Barn Fire!

Find out how you can protect your horses, whether you're a barn owner or boarder.

Around midday on January 19, 2012, breeder and trainer Julie Winkel looked out from her office at Maplewood Stables in Reno, Nevada, and saw a thick haze of smoke to the south. The wind was strong and the area had seen little rain or snow, so she was on alert for wildfires and realized that this one could blow her way. She immediately called her barn staff and told them to get ready to evacuate the 150-acre property.

A 2011 fire destroyed eventer Boyd Martin’s barn at True Prospect Farm in Pennsylvania. Six horses died. Amy K. Dragoo

“Within five minutes, we saw the fire coming over the hill,” Julie says, “and within half an hour my house had burned to the ground.” But Julie, her staff and her horses were safe. Thanks to good planning, quick action and support from the Reno horse community, 50 horses were evacuated from the property.

If fire breaks out at your horse’s barn, will he be so lucky? Barn fires spread so fast that there’s often not enough time to halter horses and lead them to safety. “Firefighters tell us that many times by the time they get to the fire, the barn is totally quiet because the animals are overcome by smoke,” says Rebecca Gimenez, who trains firefighters for emergencies involving horses. Planning and prevention are essential, fire and safety pros like Rebecca say, and in this article they explain how you can keep your horse from becoming a casualty statistic. Even if you board him at someone else’s barn, there are steps you can take.

Fire Facts
There were more than 200 fires in U.S. and Canadian horse barns last year, according to the log kept by barn-fire expert Laurie Loveman on her website, Among them was the Memorial Day-weekend blaze that killed six horses and destroyed eventing trainer Boyd Martin’s barn at True Prospect Farm in Chester County, Pennsylvania. Boyd’s Olympic prospect Neville Bardos was trapped inside until Boyd and True Prospect owner Phillip Dutton dragged him, burned and choking, out of the burning barn. Four other horses also made it out.

Amy K. Dragoo

The first months of 2012 brought more disastrous stable fires. Twenty-two horses died in January when flames destroyed an indoor arena with attached stabling at Heritage Acres in Lafayette Township, New Jersey. By the time the predawn fire was discovered, the metal doors were too hot to touch; rescue was impossible. In February a fire killed 27 Thoroughbreds–yearlings, 2-year-olds and stallions–at Campbell Stables in Grass Lake, Michigan. Firefighters arrived to find the barn engulfed in flames; the horses trapped inside had no chance.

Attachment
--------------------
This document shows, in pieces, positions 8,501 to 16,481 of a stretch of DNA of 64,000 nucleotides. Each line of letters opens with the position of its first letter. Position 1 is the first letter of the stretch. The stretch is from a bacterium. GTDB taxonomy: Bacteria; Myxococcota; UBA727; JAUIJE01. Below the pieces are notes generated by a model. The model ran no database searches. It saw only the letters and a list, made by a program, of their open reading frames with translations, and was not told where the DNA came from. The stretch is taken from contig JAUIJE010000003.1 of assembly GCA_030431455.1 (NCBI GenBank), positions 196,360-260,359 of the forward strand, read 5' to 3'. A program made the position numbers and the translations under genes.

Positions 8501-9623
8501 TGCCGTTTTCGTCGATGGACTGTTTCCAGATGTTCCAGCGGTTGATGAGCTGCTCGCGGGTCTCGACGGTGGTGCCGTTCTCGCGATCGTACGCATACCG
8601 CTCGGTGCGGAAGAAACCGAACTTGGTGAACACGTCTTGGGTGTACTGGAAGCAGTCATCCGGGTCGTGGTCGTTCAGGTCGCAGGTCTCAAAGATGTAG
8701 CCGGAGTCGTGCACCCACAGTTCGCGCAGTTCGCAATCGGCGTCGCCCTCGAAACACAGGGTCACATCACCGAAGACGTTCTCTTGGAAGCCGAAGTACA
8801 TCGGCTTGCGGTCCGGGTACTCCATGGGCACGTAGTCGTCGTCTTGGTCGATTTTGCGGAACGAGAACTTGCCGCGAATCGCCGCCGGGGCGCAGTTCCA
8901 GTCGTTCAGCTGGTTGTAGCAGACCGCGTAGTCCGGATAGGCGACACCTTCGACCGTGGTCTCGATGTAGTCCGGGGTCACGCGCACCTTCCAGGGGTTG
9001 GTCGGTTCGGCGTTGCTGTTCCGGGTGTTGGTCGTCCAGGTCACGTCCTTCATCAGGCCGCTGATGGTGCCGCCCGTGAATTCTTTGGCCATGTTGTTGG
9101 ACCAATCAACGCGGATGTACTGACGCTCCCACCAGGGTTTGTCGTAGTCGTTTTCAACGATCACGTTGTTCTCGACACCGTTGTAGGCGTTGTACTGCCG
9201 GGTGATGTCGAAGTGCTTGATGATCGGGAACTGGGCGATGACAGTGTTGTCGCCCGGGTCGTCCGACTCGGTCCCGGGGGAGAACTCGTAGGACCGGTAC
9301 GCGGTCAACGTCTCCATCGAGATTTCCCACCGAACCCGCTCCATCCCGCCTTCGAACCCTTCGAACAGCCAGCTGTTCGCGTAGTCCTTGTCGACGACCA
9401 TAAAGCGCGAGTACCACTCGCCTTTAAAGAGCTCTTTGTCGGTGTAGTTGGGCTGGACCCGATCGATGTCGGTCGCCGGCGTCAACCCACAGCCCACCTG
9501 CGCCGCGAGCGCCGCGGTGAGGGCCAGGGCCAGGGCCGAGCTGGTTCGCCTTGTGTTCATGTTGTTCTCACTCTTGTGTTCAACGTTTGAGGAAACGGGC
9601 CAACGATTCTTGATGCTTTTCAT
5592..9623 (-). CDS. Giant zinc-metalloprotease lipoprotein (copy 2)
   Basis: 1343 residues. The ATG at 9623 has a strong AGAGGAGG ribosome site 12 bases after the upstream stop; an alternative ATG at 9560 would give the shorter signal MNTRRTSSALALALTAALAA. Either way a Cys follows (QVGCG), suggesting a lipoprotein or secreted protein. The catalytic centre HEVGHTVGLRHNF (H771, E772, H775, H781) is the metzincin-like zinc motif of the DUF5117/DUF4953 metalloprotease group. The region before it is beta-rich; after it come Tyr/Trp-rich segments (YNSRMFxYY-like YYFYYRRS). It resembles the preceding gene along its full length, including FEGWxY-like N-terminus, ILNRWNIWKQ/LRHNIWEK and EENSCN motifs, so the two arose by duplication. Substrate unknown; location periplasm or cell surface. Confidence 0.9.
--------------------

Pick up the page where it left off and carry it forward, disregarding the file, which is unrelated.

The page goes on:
Like most barn fires, these fires started accidentally. A typical horse barn is stuffed with everything a fire needs, including plenty of fuel (hay, bedding, wood timbers) and, often, materials such as gasoline and aerosol cans that act as accelerants, speeding the spread of flames. All it takes is a spark to set it off.

Electrical problems, faulty wiring or misuse of electrical equipment are the most common cause, Laurie says. Lightning strikes, sparks or heat from machines and equipment and heat buildup in stored hay or straw can start a fire. So can careless acts like smoking in or near a barn. The wildfire that swept through Maplewood started accidentally when an elderly man living several miles to the south put hot fireplace ashes outside. Fanned by near-hurricane-force winds, it ripped across more than six square miles and destroyed 29 homes before firefighters brought it under control.

Once fire starts in a barn, it can spread incredibly fast. “Most barns are fully involved within seven to ten minutes from the initial outbreak of flames and on the ground within fifteen to twenty minutes,” says Rebecca. The True Prospect fire followed a common sequence. Chester County fire officials say it started accidentally at ground level, traveled up into the hayloft and from there quickly raced through the structure.

To give your horse a chance against a threat like that, his home should be designed, built and run in ways that minimize fire risk.

Design for Disaster

Make sure horses can get out and firefighters can get in.